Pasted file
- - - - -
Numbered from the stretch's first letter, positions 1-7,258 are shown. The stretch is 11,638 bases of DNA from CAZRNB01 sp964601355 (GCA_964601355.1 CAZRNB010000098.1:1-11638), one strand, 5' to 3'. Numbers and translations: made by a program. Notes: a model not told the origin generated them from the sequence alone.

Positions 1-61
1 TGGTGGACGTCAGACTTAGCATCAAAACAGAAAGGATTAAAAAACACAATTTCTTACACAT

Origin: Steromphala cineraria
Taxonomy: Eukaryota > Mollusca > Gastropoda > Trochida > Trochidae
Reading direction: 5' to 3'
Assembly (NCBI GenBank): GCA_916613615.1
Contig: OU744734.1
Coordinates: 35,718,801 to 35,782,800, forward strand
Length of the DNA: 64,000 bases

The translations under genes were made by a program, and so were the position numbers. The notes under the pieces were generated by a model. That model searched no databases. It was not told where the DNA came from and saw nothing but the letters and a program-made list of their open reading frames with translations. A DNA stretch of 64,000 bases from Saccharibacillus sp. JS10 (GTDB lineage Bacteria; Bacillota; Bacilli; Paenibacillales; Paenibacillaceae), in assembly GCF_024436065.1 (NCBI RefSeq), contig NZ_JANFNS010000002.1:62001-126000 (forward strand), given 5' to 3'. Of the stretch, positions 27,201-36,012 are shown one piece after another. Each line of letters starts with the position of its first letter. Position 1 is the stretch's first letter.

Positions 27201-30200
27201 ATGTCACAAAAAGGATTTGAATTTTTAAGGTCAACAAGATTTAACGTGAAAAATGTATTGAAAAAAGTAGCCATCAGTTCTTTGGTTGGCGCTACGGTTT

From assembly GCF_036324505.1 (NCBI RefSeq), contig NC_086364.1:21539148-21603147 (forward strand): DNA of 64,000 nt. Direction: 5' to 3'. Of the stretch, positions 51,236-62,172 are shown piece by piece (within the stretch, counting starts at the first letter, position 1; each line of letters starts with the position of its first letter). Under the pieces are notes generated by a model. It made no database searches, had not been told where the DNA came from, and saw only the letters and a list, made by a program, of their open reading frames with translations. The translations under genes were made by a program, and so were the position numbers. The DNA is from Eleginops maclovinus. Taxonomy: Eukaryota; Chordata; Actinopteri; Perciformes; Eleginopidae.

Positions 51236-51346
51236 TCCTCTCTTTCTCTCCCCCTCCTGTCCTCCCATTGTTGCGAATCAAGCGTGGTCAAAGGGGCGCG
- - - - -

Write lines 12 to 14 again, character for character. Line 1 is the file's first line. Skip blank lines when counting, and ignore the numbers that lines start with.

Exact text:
Positions 27201-30200
27201 ATGTCACAAAAAGGATTTGAATTTTTAAGGTCAACAAGATTTAACGTGAAAAATGTATTGAAAAAAGTAGCCATCAGTTCTTTGGTTGGCGCTACGGTTT

From assembly GCF_036324505.1 (NCBI RefSeq), contig NC_086364.1:21539148-21603147 (forward strand): DNA of 64,000 nt. Direction: 5' to 3'. Of the stretch, positions 51,236-62,172 are shown piece by piece (within the stretch, counting starts at the first letter, position 1; each line of letters starts with the position of its first letter). Under the pieces are notes generated by a model. It made no database searches, had not been told where the DNA came from, and saw only the letters and a list, made by a program, of their open reading frames with translations. The translations under genes were made by a program, and so were the position numbers. The DNA is from Eleginops maclovinus. Taxonomy: Eukaryota; Chordata; Actinopteri; Perciformes; Eleginopidae.